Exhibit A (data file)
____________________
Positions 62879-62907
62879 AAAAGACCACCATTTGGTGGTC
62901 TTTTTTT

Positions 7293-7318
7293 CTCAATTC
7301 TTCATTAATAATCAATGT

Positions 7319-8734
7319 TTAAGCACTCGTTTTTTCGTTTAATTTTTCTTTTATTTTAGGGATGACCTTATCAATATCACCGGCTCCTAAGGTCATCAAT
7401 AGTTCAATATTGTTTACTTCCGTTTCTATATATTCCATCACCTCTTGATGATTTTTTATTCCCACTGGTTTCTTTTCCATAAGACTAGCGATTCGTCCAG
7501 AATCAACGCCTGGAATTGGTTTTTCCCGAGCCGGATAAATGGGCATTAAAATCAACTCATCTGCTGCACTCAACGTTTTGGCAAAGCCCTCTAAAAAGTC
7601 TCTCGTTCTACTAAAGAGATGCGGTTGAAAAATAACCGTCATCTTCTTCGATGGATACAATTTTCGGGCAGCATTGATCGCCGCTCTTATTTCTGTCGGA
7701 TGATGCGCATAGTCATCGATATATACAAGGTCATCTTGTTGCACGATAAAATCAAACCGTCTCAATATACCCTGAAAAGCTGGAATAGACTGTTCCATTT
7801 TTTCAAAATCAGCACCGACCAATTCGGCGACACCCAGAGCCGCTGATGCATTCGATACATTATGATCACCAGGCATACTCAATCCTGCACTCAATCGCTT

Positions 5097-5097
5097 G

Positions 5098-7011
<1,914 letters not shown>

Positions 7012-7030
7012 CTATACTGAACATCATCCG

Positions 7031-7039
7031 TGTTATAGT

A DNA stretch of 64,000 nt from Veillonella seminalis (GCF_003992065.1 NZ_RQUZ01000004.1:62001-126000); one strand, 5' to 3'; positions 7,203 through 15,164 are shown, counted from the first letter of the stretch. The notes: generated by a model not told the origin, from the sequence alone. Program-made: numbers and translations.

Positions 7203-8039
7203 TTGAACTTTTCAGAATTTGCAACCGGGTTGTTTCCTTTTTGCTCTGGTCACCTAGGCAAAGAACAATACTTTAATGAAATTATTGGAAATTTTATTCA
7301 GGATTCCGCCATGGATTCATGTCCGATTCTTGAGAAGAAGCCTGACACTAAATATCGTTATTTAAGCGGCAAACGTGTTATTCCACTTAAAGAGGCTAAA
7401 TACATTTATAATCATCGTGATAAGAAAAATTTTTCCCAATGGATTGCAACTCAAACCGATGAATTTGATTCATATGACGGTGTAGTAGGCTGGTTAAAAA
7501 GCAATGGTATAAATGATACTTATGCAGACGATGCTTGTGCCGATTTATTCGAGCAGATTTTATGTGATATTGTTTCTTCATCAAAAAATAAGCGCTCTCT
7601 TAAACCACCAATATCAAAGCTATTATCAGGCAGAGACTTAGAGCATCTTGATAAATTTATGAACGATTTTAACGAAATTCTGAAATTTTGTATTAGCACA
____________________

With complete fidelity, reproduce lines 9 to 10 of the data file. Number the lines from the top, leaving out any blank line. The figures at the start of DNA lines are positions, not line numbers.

7401 AGTTCAATATTGTTTACTTCCGTTTCTATATATTCCATCACCTCTTGATGATTTTTTATTCCCACTGGTTTCTTTTCCATAAGACTAGCGATTCGTCCAG
7501 AATCAACGCCTGGAATTGGTTTTTCCCGAGCCGGATAAATGGGCATTAAAATCAACTCATCTGCTGCACTCAACGTTTTGGCAAAGCCCTCTAAAAAGTC